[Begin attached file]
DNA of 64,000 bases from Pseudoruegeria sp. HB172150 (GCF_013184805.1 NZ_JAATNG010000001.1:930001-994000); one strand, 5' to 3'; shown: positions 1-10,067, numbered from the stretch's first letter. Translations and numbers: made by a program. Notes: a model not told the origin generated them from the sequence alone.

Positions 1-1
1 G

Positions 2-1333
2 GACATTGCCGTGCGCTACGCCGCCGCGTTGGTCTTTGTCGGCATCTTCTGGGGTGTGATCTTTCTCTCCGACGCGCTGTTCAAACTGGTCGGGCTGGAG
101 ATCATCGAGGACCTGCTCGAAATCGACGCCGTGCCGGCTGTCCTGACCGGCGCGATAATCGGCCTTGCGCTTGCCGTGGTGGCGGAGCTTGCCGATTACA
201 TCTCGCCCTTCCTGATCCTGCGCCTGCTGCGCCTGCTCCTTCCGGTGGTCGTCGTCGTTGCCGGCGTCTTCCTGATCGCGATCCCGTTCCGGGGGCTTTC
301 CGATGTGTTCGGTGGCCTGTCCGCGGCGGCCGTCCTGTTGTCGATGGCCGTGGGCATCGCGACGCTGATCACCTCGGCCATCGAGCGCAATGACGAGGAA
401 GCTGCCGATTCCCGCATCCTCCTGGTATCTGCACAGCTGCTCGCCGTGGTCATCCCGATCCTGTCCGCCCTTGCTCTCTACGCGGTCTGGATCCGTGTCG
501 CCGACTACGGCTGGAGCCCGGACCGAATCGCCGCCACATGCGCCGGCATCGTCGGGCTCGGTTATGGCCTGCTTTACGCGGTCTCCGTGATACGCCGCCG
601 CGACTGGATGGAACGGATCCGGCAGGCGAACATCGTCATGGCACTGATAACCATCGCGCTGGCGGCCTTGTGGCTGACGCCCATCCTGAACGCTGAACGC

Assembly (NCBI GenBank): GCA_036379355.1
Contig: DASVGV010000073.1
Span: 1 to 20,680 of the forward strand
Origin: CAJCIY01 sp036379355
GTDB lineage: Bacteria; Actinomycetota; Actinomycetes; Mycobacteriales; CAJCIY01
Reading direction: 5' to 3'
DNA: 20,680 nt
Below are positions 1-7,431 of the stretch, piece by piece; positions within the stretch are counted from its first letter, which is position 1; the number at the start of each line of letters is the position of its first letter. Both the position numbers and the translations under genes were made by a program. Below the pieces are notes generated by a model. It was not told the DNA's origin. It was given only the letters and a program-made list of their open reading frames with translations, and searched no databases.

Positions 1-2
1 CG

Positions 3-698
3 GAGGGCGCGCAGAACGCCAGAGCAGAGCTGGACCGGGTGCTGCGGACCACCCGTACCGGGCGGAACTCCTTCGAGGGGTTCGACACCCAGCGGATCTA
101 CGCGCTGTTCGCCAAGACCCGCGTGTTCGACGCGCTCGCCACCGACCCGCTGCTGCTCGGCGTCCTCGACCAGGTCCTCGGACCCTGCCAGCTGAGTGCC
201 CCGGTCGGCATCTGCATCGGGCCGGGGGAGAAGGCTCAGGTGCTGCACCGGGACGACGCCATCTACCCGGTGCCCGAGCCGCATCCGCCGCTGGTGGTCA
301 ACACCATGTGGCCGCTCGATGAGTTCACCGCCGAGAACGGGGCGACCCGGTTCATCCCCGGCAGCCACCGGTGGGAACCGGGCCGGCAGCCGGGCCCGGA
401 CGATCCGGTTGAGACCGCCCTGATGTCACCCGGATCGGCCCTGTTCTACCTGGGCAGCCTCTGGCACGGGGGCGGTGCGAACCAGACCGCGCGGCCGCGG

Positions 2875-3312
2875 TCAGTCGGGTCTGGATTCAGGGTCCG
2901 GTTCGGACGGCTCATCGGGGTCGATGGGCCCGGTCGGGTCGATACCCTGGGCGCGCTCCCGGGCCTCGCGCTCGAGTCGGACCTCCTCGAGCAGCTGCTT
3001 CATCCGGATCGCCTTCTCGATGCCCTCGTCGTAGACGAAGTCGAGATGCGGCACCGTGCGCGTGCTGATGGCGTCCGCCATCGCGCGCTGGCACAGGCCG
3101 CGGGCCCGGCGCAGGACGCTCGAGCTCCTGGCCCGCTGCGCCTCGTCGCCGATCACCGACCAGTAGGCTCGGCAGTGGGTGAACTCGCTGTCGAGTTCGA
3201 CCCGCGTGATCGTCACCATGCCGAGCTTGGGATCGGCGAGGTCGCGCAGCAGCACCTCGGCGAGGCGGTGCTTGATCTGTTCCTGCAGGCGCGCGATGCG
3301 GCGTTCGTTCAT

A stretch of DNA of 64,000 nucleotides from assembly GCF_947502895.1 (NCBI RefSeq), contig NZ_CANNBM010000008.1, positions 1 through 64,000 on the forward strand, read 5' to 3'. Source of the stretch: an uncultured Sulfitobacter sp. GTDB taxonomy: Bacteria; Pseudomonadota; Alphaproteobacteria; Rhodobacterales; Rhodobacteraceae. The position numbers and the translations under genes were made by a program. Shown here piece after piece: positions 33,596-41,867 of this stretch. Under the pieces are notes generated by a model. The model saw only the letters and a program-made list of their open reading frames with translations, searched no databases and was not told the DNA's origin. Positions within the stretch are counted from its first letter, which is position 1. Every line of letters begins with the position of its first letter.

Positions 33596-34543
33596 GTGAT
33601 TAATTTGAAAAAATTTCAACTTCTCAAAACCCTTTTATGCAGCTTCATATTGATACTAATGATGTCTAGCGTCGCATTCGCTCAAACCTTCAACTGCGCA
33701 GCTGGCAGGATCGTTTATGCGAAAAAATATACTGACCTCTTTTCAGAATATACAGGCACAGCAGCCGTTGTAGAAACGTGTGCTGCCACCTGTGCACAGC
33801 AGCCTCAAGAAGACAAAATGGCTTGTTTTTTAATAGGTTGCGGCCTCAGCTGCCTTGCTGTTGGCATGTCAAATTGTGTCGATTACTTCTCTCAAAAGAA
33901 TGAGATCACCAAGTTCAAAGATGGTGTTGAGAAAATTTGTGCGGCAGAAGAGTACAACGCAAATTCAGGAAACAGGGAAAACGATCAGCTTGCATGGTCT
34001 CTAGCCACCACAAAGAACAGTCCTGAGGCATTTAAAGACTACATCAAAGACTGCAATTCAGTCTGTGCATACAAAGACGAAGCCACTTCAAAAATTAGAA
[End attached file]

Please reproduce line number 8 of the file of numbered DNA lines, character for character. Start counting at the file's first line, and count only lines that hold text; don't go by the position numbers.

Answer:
301 CGATGTGTTCGGTGGCCTGTCCGCGGCGGCCGTCCTGTTGTCGATGGCCGTGGGCATCGCGACGCTGATCACCTCGGCCATCGAGCGCAATGACGAGGAA